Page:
And the 21st century disciples paused and prayed and pondered as they checked their social media channels and digital news. The Jesus sightings continued, complete with the blessing of peace and holy breath. It was all so confusing and unsettling, for they were still afraid, their voices silent.
So Jesus, in his wisdom, offered them a word of hope (and challenge): “Blessed are those who have not seen and yet have come to believe.”
Okay, I know that wasn’t exactly a faithful paraphrase of certain verses from John 20, but scripture speaks to every age, and one of the ways I find it helpful to reflect on scripture and contextualize it for a contemporary audience is to prayerfully and meditatively complete a writing exercise like the one above.
We will soon be one week out from our digital Easter, and most of us are still locked behind our doors for fear of the Coronavirus. Thank you to all pastors, deacons, musicians, tech gurus, and others who have selflessly kept ministry going in difficult and challenging times! I hope you are taking a little well-deserved Holy Spirit breathing space in this post-Easter week, even as you continue to plan digital worship and gathering opportunities for your faith communities. We’re still smack dab in the Coronavirus crucible, between the way things were and the hope for what life might be like when we emerge from our sheltering.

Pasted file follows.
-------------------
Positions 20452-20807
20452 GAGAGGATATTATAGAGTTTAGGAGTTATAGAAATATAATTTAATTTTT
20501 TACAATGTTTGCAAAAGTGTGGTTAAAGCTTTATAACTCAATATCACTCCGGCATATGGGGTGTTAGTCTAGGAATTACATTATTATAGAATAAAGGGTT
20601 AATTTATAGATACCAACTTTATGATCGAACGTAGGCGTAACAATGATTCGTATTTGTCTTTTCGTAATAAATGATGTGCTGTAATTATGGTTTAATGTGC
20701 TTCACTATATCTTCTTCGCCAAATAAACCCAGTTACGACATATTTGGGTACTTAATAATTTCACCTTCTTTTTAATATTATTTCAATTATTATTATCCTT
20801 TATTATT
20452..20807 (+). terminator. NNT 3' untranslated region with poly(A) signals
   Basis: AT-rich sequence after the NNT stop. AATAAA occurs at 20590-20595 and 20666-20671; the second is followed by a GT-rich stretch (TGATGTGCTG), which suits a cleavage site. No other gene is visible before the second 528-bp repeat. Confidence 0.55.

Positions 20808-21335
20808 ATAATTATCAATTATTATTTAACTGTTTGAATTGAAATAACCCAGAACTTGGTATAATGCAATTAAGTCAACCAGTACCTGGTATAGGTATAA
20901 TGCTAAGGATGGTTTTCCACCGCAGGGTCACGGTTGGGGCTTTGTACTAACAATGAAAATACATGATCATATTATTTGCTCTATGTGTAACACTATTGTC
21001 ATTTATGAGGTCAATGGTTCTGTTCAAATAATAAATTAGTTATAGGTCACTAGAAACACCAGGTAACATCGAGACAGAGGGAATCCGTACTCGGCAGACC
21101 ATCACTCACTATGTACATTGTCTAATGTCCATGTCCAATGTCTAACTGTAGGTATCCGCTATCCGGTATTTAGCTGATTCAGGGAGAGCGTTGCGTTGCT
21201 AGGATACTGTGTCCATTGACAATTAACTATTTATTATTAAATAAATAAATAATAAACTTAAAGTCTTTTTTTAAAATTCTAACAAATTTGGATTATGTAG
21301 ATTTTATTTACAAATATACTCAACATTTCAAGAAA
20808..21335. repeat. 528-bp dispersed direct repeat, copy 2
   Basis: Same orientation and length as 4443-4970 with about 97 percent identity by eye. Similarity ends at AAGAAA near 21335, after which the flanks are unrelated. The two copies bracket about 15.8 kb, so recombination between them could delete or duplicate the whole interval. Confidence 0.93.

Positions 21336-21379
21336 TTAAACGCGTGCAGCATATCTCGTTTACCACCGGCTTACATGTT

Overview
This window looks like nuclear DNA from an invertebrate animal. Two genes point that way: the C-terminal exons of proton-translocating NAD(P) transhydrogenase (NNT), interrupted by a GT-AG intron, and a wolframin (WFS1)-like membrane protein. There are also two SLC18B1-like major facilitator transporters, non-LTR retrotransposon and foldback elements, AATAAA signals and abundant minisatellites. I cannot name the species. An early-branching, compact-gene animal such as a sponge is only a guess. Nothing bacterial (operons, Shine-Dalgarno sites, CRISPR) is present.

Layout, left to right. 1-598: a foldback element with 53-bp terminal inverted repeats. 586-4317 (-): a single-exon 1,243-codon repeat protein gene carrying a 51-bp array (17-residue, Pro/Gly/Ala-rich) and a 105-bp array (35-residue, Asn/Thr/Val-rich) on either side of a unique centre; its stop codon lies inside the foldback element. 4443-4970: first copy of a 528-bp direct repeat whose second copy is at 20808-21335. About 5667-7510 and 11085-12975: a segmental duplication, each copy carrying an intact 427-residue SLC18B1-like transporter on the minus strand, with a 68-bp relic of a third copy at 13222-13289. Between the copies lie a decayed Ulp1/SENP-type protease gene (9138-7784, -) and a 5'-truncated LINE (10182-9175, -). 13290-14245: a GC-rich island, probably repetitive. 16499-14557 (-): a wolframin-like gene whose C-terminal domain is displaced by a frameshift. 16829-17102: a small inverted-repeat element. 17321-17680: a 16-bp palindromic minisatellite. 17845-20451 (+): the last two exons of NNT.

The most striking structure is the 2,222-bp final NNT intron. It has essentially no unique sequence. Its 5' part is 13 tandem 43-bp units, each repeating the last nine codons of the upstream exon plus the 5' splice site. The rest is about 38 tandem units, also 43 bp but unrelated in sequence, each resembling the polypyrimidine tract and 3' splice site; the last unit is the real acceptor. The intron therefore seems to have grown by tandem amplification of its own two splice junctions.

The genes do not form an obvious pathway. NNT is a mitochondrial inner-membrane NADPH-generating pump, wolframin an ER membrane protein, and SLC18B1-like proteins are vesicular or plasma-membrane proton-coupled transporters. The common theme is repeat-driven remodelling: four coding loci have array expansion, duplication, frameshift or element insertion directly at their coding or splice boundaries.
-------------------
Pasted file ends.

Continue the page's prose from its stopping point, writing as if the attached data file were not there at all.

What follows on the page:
I, for one, am glad for this opportunity. Growth comes through pain. Suffering stretches us. Inconvenience? Well, at least it invites us to pay attention and think about the lives we lead without constant busyness and stress.
Already state and national leaders are champing at the bit to get back to “normal,” to the getting and spending that marks our consumer culture. In my own state of Pennsylvania, legislators have just sent a bill to the governor to reopen businesses, even thought our State Secretary of Health has warned against taking such action just yet. We also seem, as a people, to be lapsing back into comfortable and familiar partisan camps. We humans just don’t do well sitting with suffering, pain, or even inconvenience. We begin to chafe at restrictions and allow the cold fingers of fear to strangle reason, compassion, and mercy.